The strategy of giving up on "determination, grit, self-confidence, desire" might be more relevant to the typical NYT reader if the author were not already an expert climber with decades of experience. The Everything Store has a preview of his book, The Zen of Climbing, in which he recounts this episode in more detail. The route, "a soft 5.13a/7c+, but not a gimme" is in fact the highest expert level, just before Super Expert, Elite, Super Elite, and Aliens.
I wasn't mad, but for the first time in my life, after climbing for nearly 30 years, it struck me that the desire to climb the route had actually been the thing preventing me from doing so. That was the beginning of a massive shift in my perspective.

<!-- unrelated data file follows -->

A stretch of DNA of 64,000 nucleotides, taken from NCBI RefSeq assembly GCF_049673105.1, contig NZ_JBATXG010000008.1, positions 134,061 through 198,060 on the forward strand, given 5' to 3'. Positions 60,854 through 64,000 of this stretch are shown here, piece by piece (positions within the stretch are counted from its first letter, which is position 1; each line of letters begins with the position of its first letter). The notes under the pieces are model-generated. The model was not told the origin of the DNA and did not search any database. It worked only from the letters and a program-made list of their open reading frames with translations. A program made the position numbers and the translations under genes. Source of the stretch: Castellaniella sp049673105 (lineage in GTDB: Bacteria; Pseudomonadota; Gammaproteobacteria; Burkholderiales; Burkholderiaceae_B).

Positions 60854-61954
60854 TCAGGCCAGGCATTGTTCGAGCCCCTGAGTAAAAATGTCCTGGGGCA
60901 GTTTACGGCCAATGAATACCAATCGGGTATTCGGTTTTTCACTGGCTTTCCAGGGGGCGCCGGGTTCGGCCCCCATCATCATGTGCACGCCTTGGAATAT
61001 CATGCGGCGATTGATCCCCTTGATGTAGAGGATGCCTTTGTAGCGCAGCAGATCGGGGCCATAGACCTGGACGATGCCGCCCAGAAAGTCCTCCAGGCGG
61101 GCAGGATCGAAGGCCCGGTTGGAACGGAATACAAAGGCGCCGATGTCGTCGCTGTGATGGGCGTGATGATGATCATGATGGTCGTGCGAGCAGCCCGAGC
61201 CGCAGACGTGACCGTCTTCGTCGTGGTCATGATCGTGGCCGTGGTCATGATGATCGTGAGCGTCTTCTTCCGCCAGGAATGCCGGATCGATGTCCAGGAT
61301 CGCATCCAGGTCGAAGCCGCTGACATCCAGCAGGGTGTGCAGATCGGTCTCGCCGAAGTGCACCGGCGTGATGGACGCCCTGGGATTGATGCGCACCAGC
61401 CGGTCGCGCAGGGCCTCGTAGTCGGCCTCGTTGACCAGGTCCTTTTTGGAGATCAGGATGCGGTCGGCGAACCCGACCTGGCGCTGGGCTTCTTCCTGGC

He did not give up on his hard-earned skills, nor the physical capability developed over years. "When I took away (the desire for success), my body moved with greater fluidity and naturalness." One wonders why he would even make a second attempt if there was no desire for success, but I think this implies a relaxing of the standard for success, not simply getting to the top but facing the challenge and learning from it.
Your only goal is to breathe, and stay there, each move by each move. Just execute. Try hard, but not too hard. But don't panic. Relaxed aggression. Poised, but with nothing to lose. Listen to exactly what your body needs. Respond as quickly as possible. Make good decisions.
This sounds like good advice for someone who has reached the level of mastery at which "nerves" have become the biggest obstacle.